Following their sell-out run at the 2017 Edinburgh Fringe Festival, Sh!t Theatre’s UK
tour of DollyWould, their unique love letter to the legendary Dolly Parton, cloning,
branding, immortality and death – and also the story of their trip to the first lady
of country’s theme park – calls in at HOME Manchester this May.
This sharp and hilarious performance takes the audience on an adventure into the heartland of country music, Tennessee and beyond to explore real and plastic, mortality and immortality, original and clone.
The inimitable duo who make up Sh!t Theatre, Louise Mothersole and Rebecca Biscuit, previously visited HOME with Women’s Hour (October 2016) and Letters To Windsor House (April 2017), and were recently in Manchester performing She Bangs the Drums at the Museum of Science and Industry.
A collaboration with Contact Theatre’s young company, the show marked the centenary of the passing of the Representation of the People Act bringing into law full voting rights for men, and partial voting rights for women.
This time, Louise and Rebecca head to Knoxville in search of Dollywood, built on the iconic performer’s childhood home. While there, they try to visit the original Body Farm, the forensic medical facility which researches human decomposition. One is plastic immortality, the other the inescapable reality of death.
Enlisting the expertise of the ‘Nigella of science’ genetic scientist Dr Kat Arney, Sh!t Theatre explore the enigma that is Dolly Parton and her namesake Dolly the sheep in this rollercoaster ride of a show complete with live music and sing-a-longs.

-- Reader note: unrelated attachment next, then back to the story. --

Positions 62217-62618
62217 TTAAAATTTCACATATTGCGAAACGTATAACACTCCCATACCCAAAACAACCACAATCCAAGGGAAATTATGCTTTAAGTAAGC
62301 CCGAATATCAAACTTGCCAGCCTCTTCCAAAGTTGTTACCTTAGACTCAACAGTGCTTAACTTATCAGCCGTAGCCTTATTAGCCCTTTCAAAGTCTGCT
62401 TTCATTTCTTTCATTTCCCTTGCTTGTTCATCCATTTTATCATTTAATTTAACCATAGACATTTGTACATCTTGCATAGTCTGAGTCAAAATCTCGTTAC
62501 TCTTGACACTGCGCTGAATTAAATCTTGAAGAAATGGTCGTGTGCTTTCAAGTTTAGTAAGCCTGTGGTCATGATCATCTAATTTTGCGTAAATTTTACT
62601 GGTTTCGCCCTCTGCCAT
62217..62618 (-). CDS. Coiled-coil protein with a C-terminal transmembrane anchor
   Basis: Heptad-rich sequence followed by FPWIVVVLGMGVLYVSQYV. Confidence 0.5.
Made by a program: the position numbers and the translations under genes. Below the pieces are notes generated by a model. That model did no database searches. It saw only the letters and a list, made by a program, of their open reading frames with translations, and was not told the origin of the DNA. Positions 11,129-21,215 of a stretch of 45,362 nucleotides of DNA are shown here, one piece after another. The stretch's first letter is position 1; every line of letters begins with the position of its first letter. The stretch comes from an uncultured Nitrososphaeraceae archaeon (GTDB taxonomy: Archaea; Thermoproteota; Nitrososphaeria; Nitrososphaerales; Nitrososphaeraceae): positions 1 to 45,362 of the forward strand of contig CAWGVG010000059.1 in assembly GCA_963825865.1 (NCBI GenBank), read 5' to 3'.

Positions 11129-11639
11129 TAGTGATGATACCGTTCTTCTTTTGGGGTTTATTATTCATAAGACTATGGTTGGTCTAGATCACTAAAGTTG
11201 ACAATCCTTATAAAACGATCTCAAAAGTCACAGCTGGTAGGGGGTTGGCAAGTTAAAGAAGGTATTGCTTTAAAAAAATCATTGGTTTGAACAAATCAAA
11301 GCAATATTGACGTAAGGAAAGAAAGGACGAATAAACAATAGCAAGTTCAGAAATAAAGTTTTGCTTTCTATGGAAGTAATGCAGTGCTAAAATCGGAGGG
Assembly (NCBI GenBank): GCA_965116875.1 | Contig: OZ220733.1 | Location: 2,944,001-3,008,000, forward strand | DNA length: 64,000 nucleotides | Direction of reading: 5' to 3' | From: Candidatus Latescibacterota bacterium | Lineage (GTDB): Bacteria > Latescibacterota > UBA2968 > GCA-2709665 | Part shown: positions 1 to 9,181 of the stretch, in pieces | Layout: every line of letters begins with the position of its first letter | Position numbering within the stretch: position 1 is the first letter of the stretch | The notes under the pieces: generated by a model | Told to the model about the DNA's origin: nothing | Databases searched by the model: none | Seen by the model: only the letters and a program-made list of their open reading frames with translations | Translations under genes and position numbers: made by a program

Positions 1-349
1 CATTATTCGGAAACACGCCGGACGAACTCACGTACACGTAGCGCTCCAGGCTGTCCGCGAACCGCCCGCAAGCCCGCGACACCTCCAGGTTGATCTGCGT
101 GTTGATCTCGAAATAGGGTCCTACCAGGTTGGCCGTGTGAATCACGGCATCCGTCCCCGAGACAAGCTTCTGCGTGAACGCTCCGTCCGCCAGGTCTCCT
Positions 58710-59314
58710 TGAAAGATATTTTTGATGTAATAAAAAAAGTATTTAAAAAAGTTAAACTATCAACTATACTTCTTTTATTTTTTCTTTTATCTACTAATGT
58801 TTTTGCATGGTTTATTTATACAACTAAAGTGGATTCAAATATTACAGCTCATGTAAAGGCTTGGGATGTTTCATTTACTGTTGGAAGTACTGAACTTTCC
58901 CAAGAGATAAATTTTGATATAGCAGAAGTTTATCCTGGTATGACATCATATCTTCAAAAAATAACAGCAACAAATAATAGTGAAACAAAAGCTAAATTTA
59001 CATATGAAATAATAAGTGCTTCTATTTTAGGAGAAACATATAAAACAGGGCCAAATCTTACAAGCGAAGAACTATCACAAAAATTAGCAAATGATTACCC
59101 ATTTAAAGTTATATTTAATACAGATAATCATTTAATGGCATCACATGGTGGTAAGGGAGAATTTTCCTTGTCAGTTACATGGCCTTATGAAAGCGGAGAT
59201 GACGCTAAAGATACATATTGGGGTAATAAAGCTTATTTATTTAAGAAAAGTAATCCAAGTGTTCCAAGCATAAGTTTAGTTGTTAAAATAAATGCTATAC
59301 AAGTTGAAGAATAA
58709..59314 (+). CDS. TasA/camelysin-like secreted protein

“We f*cking love Dolly Parton,” explain Louise and Rebecca of DollyWould. “We have always made shows from a place of anger and this year especially – with everything that is going on in the world – we wanted to make a show from a place of love. And we both love Dolly Parton. The show is also the story of us getting to Dollywood.
“Dolly Parton has created a plastic brand of herself, an avatar with big blonde wigs and boobs which can be recreated and cloned. There’s a famous story where Dolly entered herself in a Dolly Parton drag competition, and lost. The drag queens were more Dolly than she was. Yet she is completely her authentic self.
“She does everything her own way, she has her own wit, her own mind and writes her own songs. She is plastic yet real, ridiculous yet respected, we laugh at and with her. She embodies an overblown version of the male fantasy, yet it is an open secret that she is a lesbian. She’s important to us as an artist, role model and probably queer woman.”
The show plays at Home Manchester at 7.45 on the 3-5th May